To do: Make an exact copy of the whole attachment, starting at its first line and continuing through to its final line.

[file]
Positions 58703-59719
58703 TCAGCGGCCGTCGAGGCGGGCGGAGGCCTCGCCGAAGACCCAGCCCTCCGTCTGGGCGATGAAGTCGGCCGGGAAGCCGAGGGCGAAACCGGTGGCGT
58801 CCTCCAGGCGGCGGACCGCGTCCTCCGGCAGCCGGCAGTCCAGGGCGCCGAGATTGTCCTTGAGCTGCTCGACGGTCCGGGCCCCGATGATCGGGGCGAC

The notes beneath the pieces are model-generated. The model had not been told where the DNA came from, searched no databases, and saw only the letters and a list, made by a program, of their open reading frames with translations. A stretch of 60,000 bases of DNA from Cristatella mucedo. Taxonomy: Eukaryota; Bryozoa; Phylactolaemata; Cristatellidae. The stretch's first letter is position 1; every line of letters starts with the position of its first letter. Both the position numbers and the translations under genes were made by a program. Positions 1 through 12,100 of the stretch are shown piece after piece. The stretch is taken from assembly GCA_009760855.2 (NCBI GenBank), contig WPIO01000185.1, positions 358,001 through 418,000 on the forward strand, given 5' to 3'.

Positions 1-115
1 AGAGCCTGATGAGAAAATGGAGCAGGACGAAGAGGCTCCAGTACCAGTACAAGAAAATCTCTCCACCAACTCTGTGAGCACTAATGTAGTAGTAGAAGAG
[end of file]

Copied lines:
Positions 58703-59719
58703 TCAGCGGCCGTCGAGGCGGGCGGAGGCCTCGCCGAAGACCCAGCCCTCCGTCTGGGCGATGAAGTCGGCCGGGAAGCCGAGGGCGAAACCGGTGGCGT
58801 CCTCCAGGCGGCGGACCGCGTCCTCCGGCAGCCGGCAGTCCAGGGCGCCGAGATTGTCCTTGAGCTGCTCGACGGTCCGGGCCCCGATGATCGGGGCGAC

The notes beneath the pieces are model-generated. The model had not been told where the DNA came from, searched no databases, and saw only the letters and a list, made by a program, of their open reading frames with translations. A stretch of 60,000 bases of DNA from Cristatella mucedo. Taxonomy: Eukaryota; Bryozoa; Phylactolaemata; Cristatellidae. The stretch's first letter is position 1; every line of letters starts with the position of its first letter. Both the position numbers and the translations under genes were made by a program. Positions 1 through 12,100 of the stretch are shown piece after piece. The stretch is taken from assembly GCA_009760855.2 (NCBI GenBank), contig WPIO01000185.1, positions 358,001 through 418,000 on the forward strand, given 5' to 3'.

Positions 1-115
1 AGAGCCTGATGAGAAAATGGAGCAGGACGAAGAGGCTCCAGTACCAGTACAAGAAAATCTCTCCACCAACTCTGTGAGCACTAATGTAGTAGTAGAAGAG